Safety FAQ – SIL, PL or Control Reliability?
We’re often asked which is the “best” or “right” method of ensuring the safety related parts of a control system meet the level of reliability needed for the level of risk. The short answer, is *there’s no right answer*, whatever you are most comfortable with or is mandated by your employer or customer will all lead to a safe system. However, we’ll give a brief overview of them below in case you need to decide.
What is a Safety Specification?
In machinery safety there are several different ways of describing the reliability of the safety related parts of the control system (SRP/CS). The higher risk the application, the more reliable the safety system needs to be, using a safety specification defined in a standard allows this reliability to be quantified. The most commonly used specifications are Performance Levels (PL), Safety Integrity Levels (SIL) and Control Reliability.
💃Performance Level (PL)
PLs are covered in ISO 13849-1 and apply to all safety related parts of control systems “regardless of the type of technology and energy used (electrical, hydraulic, pneumatic, mechanical, etc.) for all kinds of machinery”
Performance levels run from PLa (least reliable) to PLe (most reliable, for the highest risk applications), they are based on the probability of dangerous failure per hour (PFHd) of the safety related parts of the control system (SRP/CS). You can estimate the PL of your system using a few different parameters:
- MTTFd – Mean Time to Dangerous Failure – how long until a dangerous failure
- Category – Architecture of the system – single channel, dual channel and monitoring architectures
- DC – Diagnostic Coverage – how likely are dangerous failures to be detected
- CCF – Common Cause Failure – design to avoid multiple failures due to the same cause
Combine these parameters using the chart below to give the PL of the system.
⚡Safety Integrity Level (SIL)
SILs are from IEC 62061 which previously only focused on electrical and electronic systems but the new 2021 revision is now applicable to all safety related control systems bringing it to be much closer in scope to ISO 13849-1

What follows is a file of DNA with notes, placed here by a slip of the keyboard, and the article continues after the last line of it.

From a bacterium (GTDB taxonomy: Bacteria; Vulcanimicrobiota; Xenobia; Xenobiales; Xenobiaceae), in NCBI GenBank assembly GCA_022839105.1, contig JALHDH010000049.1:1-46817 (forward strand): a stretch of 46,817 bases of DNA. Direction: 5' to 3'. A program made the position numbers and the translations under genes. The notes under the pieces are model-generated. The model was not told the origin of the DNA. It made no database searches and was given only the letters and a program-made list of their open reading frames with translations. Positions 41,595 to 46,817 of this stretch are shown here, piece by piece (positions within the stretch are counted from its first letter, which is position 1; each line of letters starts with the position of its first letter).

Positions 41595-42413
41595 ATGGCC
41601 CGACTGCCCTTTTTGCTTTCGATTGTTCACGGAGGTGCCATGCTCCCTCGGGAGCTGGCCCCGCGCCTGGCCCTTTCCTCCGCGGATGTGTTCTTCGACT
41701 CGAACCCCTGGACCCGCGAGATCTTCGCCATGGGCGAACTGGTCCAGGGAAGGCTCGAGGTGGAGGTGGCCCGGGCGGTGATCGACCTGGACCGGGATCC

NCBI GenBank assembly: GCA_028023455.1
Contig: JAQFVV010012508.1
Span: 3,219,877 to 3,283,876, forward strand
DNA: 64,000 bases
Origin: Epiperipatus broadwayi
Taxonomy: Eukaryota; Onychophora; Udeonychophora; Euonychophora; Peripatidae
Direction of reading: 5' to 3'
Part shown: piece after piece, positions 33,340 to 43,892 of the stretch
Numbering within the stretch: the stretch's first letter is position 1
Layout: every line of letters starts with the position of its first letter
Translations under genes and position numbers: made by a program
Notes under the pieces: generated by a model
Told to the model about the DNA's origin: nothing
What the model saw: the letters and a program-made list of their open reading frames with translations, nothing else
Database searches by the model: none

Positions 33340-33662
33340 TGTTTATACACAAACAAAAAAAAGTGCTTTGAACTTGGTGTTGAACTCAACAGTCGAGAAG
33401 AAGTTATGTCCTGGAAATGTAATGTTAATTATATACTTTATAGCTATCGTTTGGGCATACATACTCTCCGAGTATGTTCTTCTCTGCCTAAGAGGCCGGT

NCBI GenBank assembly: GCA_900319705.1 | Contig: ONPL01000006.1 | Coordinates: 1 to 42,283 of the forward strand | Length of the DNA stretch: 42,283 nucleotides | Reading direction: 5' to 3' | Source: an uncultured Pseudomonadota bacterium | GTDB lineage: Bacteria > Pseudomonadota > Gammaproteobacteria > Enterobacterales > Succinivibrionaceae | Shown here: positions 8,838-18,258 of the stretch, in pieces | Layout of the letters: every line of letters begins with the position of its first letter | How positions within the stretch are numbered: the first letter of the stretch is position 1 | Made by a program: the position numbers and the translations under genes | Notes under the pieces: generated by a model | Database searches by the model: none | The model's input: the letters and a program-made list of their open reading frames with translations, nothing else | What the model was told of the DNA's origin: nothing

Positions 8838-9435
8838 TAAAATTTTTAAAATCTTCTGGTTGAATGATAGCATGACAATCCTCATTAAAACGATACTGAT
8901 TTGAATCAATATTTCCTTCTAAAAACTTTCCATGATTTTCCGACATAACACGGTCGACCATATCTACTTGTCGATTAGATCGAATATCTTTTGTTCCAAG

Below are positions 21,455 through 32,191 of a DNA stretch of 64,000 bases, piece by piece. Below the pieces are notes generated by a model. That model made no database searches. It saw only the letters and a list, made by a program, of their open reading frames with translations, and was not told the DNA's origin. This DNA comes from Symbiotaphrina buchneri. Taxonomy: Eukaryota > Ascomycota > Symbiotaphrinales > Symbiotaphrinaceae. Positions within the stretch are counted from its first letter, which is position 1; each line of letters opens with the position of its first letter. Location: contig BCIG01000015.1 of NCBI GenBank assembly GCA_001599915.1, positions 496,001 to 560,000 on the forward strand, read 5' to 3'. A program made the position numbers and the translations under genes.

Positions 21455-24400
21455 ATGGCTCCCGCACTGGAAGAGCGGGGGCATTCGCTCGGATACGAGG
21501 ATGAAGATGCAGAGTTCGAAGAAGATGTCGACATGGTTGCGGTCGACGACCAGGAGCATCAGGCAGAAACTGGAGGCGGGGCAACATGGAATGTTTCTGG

Similar to PLs, SILs are based on the probability of dangerous failures per hour (PFHd). Details on the calculations and parameters needed to calculate SILs for different architectures is provided in IEC 62061, generally calculating the dangerous failure rate of each subsystem ( λd )and combining with the common cause failure factor ( β) and diagnostic coverage ( DC ) to give a PFHd value for the system.
🤓Control Reliability (CR)
ANSI B11.26, a US national standard on functional safety, describes Control Reliability.
“The capability of the machine control system, the engineering control – devices, other control components and related interfacing to achieve a safe state in the even of a failure within their safety-related functions”
Control reliability is a more qualitative requirement of a control system stating that if there is a failure it must result in a safe state. However, if a system meets PLd or e it can be assumed to be control reliable.
There have been attempts to combine ISO 13849-1 and IEC 62061 into one common standard, however, these have not yet been successful. IEC 62061 was recently released to widen the scope and ISO 13849-1 is under revision, but they are not yet in total agreement.
In the meantime rest assured that both standards can offer guidance on achieving a safe system. In fact, you can compare the three specifications that we’ve discussed against the Probability of Dangerous Failure per hour in the following table:
Whichever safety specification you choose to use, Fortress can supply machinery safety solutions which are third party certified for use at the highest levels of safety performance using all these specifications.
If you need any support on choosing or designing a safety system or would like to learn more about safety standards, get in contact with our machinery safety experts.
Did you know we also offer the only machinery safety training course accredited by B11 Standards Inc specific to US machinery safety standards?